The Entomology Lab reports: With the warmer weather coming along, winter moth (WM) larvae have been picked up in sweeps in Cranberry land! A grower reported average counts of 10 with a high of 17 larvae. Larvae measured at 1/16 of an inch (see photo below).
Consider treating with Intrepid, Avaunt or Delegate given that larvae can be found; they will only grow bigger by eating the tiny buds! Although the numbers may be below threshold, they will get into buds and may be harder to kill once inside. The threshold of 18 per sweep set is not a long-standing “tested” number; it is a guideline to help management. Consider only treating pieces where the higher numbers are found and perhaps at reduced rates of insecticide, and then sweep again. Possibly, the larvae are from the bog and a spray would stop them, but it is also possible larvae may come in from surrounding blueberries and trees and may continue “ballooning” in, and maybe both. Another consideration is size of cranberry bud… if the buds are too small, larvae may just die, if buds are bigger (i.e., sanded pieces, early varieties, warm locations) larvae may do well and grow faster.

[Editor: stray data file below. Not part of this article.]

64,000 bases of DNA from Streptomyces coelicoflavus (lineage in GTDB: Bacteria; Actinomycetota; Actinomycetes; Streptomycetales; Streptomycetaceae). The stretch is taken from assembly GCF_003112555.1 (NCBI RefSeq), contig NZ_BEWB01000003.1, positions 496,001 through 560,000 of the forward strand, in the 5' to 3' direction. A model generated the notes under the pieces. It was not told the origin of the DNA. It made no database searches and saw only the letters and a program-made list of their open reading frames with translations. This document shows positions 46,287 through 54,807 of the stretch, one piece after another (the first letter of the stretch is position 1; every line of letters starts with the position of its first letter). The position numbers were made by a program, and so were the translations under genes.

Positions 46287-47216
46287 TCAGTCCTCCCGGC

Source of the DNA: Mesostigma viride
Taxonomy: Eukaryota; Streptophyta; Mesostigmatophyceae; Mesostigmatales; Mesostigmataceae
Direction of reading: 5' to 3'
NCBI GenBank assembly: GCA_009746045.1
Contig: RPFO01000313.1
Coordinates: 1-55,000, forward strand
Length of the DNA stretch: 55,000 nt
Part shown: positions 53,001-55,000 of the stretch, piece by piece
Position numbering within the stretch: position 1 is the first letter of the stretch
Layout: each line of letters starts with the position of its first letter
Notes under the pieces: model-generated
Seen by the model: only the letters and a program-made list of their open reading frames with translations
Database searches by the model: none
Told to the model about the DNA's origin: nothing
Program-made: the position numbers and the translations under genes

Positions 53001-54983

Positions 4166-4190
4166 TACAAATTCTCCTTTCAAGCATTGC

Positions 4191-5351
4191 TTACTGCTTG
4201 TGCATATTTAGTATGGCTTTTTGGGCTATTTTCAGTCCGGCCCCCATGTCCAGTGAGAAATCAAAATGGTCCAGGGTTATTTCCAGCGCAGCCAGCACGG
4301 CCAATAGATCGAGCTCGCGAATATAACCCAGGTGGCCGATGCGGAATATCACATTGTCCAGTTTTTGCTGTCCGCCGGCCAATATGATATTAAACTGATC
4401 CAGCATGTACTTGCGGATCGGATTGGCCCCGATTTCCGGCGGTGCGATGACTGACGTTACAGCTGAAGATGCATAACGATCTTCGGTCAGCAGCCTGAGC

WM larvae are definitely out in blueberry. Larry Dapsis, who works at Barnstable County Extension, has been monitoring blueberries for WM and has found larvae in blueberry buds in Falmouth, Barnstable, Dennis and Wareham. Russ Norton, Extension Specialist with Barnstable County, also found larvae in apples in Sandwich last week on 4/24. He scouted organic blueberry in Middleboro on Monday 4/28 and also found larvae in the buds.
Note good spray window Friday through Monday, with a possible frost Monday night.
Photo courtesy S. Garretson